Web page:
The new energy that Mary Portas has been giving to the retail industry is absolutely fantastic.
She has made shoppers aware of the difficulties of the sector and has forced a large part of the retailers to re-think their strategic vision of their business. Finally, she has managed to involve politicians at different levels: from the Prime Minister to the smallest town center organisations.
Discussing the recommendations of Mary Portas’ High Streets Review, commissioned by the Prime Minister and published before Christmas is not the goal of this post. One thing is for sure though that Mary Portas and her team managed to impose the subject and the concerns in the media. Every person involved in the retail industry should be grateful for this.
British high streets have been unloved and have lost a large part of their charm, their power of attraction, their footfall and profitability. A collective awareness with some well-thought targeted customised strategies developed at the local level might be the first steps to reviving British retail environment (with of course a bit of money as well).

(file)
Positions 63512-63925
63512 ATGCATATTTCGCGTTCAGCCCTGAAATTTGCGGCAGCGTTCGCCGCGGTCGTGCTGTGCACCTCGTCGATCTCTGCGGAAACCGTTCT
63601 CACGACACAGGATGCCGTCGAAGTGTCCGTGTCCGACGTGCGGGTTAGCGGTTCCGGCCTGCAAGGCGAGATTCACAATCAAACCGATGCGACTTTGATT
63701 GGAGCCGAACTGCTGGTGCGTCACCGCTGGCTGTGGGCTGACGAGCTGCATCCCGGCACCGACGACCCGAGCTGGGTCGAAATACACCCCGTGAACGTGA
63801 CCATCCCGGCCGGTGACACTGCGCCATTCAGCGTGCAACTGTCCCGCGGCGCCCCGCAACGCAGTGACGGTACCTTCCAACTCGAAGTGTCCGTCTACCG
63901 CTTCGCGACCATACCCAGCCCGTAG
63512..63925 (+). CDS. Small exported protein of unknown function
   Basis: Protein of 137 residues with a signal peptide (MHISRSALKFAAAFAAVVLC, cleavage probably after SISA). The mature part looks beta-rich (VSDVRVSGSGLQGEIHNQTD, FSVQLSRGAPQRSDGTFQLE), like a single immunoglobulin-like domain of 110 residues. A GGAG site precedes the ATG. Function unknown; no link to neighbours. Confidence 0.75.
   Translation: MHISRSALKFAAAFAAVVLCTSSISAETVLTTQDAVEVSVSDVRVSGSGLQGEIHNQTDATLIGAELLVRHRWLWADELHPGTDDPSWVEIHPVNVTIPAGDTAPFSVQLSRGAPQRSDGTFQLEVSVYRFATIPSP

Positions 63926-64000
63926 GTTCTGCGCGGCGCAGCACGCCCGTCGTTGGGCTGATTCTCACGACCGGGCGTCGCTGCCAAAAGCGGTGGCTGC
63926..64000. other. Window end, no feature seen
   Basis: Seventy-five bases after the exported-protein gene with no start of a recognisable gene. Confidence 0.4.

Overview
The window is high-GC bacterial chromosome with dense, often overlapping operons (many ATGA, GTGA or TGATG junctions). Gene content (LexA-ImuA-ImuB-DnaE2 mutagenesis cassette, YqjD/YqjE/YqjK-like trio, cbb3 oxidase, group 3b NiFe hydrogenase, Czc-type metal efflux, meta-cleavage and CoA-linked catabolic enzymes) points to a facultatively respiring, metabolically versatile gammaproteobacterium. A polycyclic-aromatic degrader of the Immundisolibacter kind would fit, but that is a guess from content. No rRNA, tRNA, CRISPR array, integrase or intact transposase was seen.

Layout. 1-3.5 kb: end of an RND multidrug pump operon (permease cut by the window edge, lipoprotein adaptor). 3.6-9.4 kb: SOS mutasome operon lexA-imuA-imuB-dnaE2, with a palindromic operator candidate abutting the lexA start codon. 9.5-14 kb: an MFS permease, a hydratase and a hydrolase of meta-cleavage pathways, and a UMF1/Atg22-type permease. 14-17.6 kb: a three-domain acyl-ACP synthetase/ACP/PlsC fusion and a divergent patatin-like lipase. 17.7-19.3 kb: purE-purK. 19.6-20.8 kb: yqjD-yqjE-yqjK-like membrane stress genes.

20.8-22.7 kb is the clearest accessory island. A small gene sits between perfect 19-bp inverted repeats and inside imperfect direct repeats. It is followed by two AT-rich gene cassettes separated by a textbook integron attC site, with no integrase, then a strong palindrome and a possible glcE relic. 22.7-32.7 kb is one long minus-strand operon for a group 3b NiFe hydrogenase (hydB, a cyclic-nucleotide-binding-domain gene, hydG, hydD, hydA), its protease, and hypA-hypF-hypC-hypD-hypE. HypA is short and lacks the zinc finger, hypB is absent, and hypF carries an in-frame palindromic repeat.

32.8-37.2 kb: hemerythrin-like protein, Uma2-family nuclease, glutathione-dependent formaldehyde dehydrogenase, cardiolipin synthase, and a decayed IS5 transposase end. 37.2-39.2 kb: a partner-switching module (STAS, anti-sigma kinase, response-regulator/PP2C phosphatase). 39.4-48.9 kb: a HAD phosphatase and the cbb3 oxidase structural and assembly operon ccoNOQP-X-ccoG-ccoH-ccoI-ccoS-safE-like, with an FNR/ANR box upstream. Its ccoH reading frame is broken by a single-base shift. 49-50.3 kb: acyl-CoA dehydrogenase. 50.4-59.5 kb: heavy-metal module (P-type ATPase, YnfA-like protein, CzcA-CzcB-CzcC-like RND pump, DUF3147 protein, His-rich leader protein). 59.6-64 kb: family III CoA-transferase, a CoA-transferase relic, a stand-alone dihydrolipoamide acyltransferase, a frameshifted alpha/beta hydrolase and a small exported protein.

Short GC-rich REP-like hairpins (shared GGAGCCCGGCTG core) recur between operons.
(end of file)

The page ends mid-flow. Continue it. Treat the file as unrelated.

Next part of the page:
Local councils and retail organisations should document the changes of this crucial industry moment. There is nothing more impactful than a well edited photo reportage to show the transformation of a place.
Involved organisations will need to show a before/after image of their high street to the contributors (financial and non financial). As we have seen it with the way Mary Portas managed to bring the subject in the heart of everyone’s discussions, journalists, bloggers and PR offices are key factors of success. Having the right photo story will impose a town center or a high street in the lights of the medias.
Photographers can of course report on the transformation and revival of a high street, but they can also create the right set of images to develop the footfall. A shopper’s journey often starts online (visiting a city center’s website or a shopping guide) or in a magazine (where can I go shopping this week end?). Having impactful and vibrant photographs of your retail environment will probably say as much to a potential customer as 2 pages of text or a list of the shops available in the area : carefully edited pictures will show every store available in a more subtle way and with their own visual merchandising which is more attractive and will play a key role in the decision process of going shopping there or not.
Photography is often left at the last minute, even if it requires careful planning. This is a powerful communication and marketing tool that has been under-used by city councils and retail organisations in the past. This new wave of energy brought by Mary Portas in the retail industry will hopefully be paired with the right usage of photography to help UK high streets renew themselves, change the perception in the shoppers’ minds and thrive again.